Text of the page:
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How to Make Wheelbarrow Handles

By G.K. Bayne ; Updated September 21, 2017
You will need to bolt your handles to the wheelbarrow.

Over time, wheelbarrow handles will give way and break. When this occurs, you can make a set of handles yourself and save some money. While most home and garden stores will sell replacement handles, the lumber department will have exactly what you need. The handles do not take long to make but do require a couple of power tools. It is a good idea to keep one of the old handles as a pattern before tossing it in the trash.

Remove the old handles from the wheelbarrow. In most cases, the handles are held to the wheelbarrow with a 1/4-inch square-neck bolt and a 7/16-inch nut. Retain all four bolts and nuts. Keep one handle for an overall pattern.

Set the table saw rip fence to a measurement of 2 inches between it and the side of the table saw blade. Cut the 8-foot 2-by-6 into two pieces that are 2 inches by 1 1/2 inches.

Mark the two new handle pieces to length using the old handle as a pattern. Cut the two pieces with the handsaw.

Lay the two new handles on a flat surface. Set the old handle next to them. Transfer the bolt holes to the new handles.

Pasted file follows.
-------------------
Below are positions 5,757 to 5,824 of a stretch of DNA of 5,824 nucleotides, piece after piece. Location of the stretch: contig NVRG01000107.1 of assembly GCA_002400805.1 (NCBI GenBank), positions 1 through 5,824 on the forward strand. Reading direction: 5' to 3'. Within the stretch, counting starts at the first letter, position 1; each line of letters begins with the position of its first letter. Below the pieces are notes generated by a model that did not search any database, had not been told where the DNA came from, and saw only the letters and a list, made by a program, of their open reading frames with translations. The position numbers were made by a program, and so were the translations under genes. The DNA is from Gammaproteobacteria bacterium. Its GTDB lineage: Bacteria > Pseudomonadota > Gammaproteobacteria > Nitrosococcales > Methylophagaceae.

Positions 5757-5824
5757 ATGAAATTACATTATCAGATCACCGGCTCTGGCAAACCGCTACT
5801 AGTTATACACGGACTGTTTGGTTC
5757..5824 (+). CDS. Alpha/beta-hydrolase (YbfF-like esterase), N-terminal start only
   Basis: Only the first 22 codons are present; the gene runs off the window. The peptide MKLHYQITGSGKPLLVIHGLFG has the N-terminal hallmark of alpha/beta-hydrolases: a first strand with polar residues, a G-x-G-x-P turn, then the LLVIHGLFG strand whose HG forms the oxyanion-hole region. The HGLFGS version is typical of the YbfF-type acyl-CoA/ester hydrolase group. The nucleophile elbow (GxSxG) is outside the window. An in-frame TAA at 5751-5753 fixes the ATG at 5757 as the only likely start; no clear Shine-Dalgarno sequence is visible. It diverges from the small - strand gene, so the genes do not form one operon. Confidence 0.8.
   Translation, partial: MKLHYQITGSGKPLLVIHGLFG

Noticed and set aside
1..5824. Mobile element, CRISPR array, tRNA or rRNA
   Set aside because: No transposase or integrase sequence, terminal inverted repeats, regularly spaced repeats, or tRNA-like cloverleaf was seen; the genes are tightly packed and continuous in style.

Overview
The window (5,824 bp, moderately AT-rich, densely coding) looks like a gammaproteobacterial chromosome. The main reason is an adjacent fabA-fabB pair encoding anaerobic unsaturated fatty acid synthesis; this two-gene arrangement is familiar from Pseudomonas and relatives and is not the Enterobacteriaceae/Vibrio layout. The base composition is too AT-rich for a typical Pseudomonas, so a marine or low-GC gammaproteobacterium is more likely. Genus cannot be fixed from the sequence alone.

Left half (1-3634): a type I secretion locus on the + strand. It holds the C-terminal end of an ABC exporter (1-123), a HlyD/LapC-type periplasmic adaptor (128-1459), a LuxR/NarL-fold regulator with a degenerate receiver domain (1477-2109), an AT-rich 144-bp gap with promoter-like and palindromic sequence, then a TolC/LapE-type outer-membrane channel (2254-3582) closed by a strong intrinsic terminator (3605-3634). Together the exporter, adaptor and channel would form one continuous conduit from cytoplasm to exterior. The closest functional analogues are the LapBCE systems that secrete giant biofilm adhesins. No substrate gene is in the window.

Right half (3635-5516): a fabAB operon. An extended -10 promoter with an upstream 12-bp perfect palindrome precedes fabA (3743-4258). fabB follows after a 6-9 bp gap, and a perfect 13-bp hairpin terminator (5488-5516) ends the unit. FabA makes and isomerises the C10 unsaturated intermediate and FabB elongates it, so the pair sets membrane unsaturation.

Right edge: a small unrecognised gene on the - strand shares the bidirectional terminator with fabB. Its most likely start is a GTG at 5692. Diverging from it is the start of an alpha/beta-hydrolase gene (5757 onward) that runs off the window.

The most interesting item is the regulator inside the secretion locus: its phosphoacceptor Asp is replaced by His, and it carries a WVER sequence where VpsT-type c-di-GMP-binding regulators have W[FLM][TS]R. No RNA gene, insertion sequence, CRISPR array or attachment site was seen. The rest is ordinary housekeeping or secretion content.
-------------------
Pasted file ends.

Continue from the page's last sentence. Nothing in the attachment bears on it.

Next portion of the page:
Insert the 1/4-inch drill bit into the drill. Drill the bolt holes in the new handles.

Place the 1/2-inch paddle bit into the drill. Drill the pocket hole for the hardware nuts. Copy the old handle for correct depth. In most cases, the pocket holes will be approximately 3/4 inch deep. Center the pocket hole on the 1/4-inch bolt hole.

Round the square edges of the handles with the wood rasp. Lay the old handle next to the new ones for the correct length of the overall rounded area.

Install the new handles on the wheelbarrow using the old hardware.

 

Things You Will Need

  • 7/16-inch socket and ratchet (optional)
  • Table saw
  • 2-by-6 board, 8 feet long
  • Tape measure
  • Handsaw
  • Drill
  • 1/4-inch drill bit
  • 1/2-inch paddle bit
  • Wood rasp

Tip

  • You can treat the new handles with a wood sealer if the wheelbarrow is to be kept outdoors. Extreme weather conditions will accelerate the rotting process in most types of wood.